Now that students have settled into the new school year, it’s a good time for families to review several changes related to California’s new Common Core academic standards that should be part of students’ learning.
Back in spring 2015, all public school students in California were tested to the level of the state’s newly implemented academic standards in K-12 English and math. For the 2015-16 school year, teachers will build on that experience to better prepare their students to meet the standards. This year, students could experience new types of projects, new textbooks and even new academic expectations.
How can a parent or guardian prepare to support students through these changes? The best way is to communicate with teachers.
Here are a few suggested questions to ask teachers about changes in the classroom related to the state standards:
1. What should I expect my child to learn by the end of this school year?
Each year of learning between Kindergarten and 12th grade has a set of standards that all students are expected to meet. Talk with your student’s teacher about the grade-appropriate expectations. You may find a few hints in these grade-specific factsheets (pdf).
2. How can I support my child’s learning at home?
The academic standards are aimed at helping students make the connection between their classroom education and real life. It is important that parents help support students’ education at home. Teachers could suggest projects or games for families to take on to enhance learning outside of school.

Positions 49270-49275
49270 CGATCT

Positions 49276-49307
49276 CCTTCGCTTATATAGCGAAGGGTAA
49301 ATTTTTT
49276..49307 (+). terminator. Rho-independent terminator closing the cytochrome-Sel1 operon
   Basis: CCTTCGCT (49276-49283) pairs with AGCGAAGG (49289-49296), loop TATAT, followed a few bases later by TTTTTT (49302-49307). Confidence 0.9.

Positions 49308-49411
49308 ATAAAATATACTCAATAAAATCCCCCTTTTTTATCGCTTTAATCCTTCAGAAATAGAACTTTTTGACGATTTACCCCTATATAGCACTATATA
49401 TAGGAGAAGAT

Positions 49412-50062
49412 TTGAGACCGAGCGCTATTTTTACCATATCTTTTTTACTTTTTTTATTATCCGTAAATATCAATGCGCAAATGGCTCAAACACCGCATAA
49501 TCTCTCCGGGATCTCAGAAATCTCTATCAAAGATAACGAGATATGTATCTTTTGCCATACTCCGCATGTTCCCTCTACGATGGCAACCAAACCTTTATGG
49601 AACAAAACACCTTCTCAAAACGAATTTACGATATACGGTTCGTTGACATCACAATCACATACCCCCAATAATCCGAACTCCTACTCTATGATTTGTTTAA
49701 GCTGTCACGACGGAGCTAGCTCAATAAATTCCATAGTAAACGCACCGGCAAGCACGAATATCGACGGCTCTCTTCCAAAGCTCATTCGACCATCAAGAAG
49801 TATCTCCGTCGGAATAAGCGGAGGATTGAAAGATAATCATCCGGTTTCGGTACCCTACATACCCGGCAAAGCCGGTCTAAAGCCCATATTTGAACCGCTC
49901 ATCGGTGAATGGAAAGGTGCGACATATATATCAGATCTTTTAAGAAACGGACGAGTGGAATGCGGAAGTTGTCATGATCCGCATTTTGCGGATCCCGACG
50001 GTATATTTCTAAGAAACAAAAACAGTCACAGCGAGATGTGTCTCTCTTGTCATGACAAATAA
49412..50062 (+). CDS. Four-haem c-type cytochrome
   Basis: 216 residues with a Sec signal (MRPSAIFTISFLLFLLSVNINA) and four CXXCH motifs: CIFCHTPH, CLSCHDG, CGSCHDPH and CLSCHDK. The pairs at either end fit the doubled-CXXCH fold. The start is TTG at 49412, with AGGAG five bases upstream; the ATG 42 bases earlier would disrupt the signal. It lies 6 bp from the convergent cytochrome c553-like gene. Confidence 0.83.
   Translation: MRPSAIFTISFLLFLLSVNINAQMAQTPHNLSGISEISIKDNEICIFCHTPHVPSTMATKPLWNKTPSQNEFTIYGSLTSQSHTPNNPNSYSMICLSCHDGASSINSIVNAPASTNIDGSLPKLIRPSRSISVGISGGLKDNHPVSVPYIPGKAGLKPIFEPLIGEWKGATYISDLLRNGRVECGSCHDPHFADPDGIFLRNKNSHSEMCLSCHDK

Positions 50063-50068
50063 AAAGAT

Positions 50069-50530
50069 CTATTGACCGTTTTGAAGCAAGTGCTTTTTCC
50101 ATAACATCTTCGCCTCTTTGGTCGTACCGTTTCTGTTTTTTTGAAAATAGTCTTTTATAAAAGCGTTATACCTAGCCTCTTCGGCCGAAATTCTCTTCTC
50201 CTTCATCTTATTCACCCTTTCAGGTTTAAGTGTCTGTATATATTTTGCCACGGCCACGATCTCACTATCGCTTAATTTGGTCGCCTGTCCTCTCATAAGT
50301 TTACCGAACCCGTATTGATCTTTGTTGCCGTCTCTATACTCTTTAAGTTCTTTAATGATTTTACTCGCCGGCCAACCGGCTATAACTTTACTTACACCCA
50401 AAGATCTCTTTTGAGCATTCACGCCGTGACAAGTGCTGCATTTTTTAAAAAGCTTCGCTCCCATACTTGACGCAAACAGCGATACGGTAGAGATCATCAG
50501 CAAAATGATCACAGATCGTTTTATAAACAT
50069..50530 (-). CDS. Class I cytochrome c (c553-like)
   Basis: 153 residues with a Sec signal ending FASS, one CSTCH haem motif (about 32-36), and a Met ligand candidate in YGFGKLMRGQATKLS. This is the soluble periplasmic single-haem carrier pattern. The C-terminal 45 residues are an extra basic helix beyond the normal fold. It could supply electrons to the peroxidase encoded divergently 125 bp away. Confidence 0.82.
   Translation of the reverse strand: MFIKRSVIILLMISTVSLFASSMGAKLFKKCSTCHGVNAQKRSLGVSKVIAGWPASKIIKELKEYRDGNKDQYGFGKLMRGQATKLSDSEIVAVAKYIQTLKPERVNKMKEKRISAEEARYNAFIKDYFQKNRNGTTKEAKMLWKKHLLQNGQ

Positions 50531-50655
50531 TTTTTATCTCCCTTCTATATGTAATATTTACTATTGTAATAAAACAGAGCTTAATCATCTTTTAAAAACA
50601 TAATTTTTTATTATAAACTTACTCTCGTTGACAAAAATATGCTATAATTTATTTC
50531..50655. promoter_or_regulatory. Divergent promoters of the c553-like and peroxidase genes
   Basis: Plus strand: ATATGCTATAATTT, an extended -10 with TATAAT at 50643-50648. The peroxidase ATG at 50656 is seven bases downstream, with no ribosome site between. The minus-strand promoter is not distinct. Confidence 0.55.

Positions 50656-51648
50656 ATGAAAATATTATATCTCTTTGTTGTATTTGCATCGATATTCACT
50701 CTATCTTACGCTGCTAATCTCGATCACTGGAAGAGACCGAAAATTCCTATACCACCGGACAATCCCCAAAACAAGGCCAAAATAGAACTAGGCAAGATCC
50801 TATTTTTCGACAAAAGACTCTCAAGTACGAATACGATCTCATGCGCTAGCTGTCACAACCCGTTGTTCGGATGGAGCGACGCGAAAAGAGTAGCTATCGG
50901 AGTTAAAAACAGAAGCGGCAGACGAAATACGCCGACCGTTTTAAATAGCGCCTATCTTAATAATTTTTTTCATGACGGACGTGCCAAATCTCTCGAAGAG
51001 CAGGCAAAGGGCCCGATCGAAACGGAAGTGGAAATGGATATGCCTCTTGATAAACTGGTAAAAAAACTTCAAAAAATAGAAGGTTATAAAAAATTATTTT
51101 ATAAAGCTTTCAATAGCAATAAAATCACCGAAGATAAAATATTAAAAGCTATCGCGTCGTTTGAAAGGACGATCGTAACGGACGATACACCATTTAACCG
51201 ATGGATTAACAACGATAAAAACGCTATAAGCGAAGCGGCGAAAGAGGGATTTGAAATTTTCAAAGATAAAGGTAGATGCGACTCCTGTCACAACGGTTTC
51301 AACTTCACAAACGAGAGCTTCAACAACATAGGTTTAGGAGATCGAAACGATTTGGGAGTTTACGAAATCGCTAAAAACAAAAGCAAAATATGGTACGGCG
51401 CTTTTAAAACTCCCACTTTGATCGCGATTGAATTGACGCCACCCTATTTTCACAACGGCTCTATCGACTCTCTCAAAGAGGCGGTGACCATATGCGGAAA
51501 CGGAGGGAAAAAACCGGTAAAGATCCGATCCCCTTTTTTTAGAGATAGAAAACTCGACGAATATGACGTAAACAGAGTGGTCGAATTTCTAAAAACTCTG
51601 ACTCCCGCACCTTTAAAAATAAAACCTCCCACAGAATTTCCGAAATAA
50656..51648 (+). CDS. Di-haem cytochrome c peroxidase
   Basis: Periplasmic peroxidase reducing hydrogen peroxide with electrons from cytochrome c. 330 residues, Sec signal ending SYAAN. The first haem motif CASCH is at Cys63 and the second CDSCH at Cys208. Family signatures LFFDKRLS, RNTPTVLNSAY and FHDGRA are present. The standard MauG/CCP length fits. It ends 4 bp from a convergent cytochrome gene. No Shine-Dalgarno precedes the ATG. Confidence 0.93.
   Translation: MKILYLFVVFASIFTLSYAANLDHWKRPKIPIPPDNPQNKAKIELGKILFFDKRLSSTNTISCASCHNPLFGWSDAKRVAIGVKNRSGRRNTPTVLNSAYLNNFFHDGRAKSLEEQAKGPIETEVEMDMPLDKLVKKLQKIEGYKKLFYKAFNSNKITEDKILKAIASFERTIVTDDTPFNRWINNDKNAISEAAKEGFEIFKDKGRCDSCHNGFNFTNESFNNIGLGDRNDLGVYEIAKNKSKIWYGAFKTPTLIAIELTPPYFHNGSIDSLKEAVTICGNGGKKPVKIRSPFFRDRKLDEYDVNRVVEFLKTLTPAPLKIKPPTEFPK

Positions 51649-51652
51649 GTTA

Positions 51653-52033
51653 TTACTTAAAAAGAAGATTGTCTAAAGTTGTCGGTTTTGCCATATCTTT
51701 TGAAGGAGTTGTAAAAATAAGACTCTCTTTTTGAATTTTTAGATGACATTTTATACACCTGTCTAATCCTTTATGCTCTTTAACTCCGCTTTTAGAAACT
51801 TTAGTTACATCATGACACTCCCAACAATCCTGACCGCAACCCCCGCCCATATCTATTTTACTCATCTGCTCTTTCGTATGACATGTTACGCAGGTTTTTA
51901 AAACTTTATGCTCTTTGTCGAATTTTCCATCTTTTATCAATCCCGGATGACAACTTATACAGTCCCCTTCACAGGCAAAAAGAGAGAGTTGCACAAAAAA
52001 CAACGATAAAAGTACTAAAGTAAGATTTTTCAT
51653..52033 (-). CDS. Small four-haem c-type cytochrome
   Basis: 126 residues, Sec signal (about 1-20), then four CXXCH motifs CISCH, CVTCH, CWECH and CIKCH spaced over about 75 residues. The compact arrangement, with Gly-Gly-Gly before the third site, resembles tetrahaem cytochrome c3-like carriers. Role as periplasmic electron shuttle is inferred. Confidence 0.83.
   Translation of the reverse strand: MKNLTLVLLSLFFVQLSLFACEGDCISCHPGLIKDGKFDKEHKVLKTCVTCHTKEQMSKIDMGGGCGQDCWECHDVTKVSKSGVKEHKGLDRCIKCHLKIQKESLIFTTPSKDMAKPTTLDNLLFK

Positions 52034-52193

3. How will I be updated on my child’s progress throughout the year?
How does your teacher communicate with you? If you have questions, talk with the teacher about what to expect from them, how to interpret the communication and when it’s appropriate to check in. Keep the lines of communication open to make sure you understand what’s happening in your child’s classroom.
4. Will my child be doing project-based learning this year?
The new academic standards call for students to go deeper on a few topics in each year of school. For many classrooms, that means more lessons are completed in groups, or projects use technology to help students work together. Find out what sorts of resources and group time you will be expected to provide to your child.
5. What is the school doing to prepare for the annual SBAC tests?
All California schools administered the annual Smarter Balanced assessments in spring 2015. Find out what worked for your school, what teachers learned from the process and how they’re planning to improve on the experience this year.
Have more questions? You can refer to SVCF’s Communications Toolkit for Common Core.